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Mayor Lightfoot Lays Out Grand Plan To Fight Gun Violence; 'You Have To Bring People Together'

CHICAGO (CBS) -- On Mayor Lori Lightfoot's first full day in office, we're hearing more details on the ways she plans to tackle gun violence, which she said will be her biggest challenge as mayor.

In an interview with CBS News national correspondent Jericka Duncan, Lightfoot said she plans a proactive approach to tackling gun violence as a public health crisis by better investing in neighborhoods to address the causes of violent crime.

"It means we bring resources to the communities so that they can grow; that we bring economic development opportunities to neighborhoods; that we work on providing wraparound services and job training in the neighborhoods so that people in those neighborhoods who don't have a history of work actually have a pipeline to good paying jobs," she said.

The new mayor said she will create a new Office of Public Safety to help fight crime in neighborhoods hit hardest by gun violence, in part by building better relationships between the Police Department and the community.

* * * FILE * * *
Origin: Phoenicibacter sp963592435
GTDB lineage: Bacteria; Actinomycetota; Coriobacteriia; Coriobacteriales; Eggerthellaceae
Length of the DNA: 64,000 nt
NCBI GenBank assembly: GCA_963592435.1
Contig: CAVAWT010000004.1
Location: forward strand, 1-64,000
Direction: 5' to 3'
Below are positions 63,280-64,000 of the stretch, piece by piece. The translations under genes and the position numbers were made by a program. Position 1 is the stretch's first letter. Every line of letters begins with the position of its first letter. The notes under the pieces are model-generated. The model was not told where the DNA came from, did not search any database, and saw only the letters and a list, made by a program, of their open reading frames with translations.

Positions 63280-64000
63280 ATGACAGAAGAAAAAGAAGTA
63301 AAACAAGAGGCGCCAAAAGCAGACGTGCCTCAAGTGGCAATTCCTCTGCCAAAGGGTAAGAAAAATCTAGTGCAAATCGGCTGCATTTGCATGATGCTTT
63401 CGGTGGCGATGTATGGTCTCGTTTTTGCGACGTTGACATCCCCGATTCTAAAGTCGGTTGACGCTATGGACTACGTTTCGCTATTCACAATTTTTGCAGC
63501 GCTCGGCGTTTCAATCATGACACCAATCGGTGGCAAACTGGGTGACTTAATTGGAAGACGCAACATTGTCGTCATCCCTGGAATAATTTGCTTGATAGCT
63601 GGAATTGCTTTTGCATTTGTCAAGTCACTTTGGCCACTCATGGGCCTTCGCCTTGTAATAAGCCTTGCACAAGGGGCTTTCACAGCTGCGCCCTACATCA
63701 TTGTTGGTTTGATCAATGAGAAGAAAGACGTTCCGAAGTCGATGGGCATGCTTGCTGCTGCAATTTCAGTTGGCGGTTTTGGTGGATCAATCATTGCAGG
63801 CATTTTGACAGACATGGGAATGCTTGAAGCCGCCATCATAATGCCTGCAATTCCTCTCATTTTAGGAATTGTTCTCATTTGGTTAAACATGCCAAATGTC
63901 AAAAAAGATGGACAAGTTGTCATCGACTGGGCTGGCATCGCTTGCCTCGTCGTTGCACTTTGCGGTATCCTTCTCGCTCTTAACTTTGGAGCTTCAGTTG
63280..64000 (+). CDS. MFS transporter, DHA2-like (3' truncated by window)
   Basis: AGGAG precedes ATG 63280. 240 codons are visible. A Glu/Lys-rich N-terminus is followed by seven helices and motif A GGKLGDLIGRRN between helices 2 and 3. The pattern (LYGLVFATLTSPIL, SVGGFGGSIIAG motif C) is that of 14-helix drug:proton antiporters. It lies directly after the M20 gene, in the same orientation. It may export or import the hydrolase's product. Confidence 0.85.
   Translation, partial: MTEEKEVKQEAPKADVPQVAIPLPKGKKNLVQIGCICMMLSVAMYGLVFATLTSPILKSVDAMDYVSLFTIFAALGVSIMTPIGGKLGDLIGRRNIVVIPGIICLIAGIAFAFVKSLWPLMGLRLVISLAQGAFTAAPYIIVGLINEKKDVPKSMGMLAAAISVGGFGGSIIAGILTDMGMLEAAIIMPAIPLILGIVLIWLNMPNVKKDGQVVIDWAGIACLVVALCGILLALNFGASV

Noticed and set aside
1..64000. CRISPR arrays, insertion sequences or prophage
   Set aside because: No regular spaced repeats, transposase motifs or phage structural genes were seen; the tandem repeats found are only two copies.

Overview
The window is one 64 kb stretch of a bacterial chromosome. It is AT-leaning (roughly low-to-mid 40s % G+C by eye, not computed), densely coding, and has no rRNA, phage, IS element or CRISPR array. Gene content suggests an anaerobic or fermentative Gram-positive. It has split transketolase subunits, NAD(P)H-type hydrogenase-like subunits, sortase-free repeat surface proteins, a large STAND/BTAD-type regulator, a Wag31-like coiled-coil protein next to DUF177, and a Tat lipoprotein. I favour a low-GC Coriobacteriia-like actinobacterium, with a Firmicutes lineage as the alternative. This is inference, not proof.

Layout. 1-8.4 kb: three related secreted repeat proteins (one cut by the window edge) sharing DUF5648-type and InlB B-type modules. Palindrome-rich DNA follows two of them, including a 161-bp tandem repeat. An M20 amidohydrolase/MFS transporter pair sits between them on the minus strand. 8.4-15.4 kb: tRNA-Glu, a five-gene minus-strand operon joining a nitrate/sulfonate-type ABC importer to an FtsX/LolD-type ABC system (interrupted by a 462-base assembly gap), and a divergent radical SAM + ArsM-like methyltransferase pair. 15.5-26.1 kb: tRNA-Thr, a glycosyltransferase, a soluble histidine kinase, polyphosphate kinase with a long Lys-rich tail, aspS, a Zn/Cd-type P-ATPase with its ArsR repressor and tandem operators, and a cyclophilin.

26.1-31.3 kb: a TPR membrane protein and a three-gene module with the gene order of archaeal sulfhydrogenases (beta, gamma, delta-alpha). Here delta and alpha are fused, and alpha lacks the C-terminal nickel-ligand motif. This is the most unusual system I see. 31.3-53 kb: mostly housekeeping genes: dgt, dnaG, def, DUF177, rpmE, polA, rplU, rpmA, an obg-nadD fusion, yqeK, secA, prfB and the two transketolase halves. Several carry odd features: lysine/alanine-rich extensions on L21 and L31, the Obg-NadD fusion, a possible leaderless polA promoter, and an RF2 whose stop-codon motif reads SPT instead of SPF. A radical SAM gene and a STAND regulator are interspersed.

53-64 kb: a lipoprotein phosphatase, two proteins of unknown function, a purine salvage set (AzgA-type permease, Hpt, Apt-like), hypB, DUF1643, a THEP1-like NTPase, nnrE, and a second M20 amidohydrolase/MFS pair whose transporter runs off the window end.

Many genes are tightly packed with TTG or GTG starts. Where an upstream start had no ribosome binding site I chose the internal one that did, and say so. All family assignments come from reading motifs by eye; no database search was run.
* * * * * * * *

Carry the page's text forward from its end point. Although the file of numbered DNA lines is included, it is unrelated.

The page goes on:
"You have to bring people together. They have to get comfortable with each other, which is why we are encouraging our officers to get out of their cars, walk the beat, get to know the community that they're in. We will be bringing some additional changes both in training our new recruits and our veteran officers," she said.

In her inaugural address, Lightfoot called the city's epidemic of gun violence her biggest challenge as mayor.

"People cannot and should not live in neighborhoods that resemble a war zone. Enough of the shootings. Enough of the guns. Enough of the violence," she said.

Lightfoot's plans come ahead of Memorial Day weekend, which is historically violent in Chicago. Last year, 35 people were shot, six of them fatally.

On another note, Lightfoot didn't waste time signing her first executive order shortly after her inauguration on Monday.

The order ends aldermen's absolute control over licenses and permits in their wards.

"These practices have gone on for far too long, and this practice breeds corruption. Stopping it isn't just in the city's interest, it's in the City Council's interest," Lightfoot said in her inaugural address.

Lightfoot said her administration would be lead by four guiding principles: safety, schooling, stability, and integrity.

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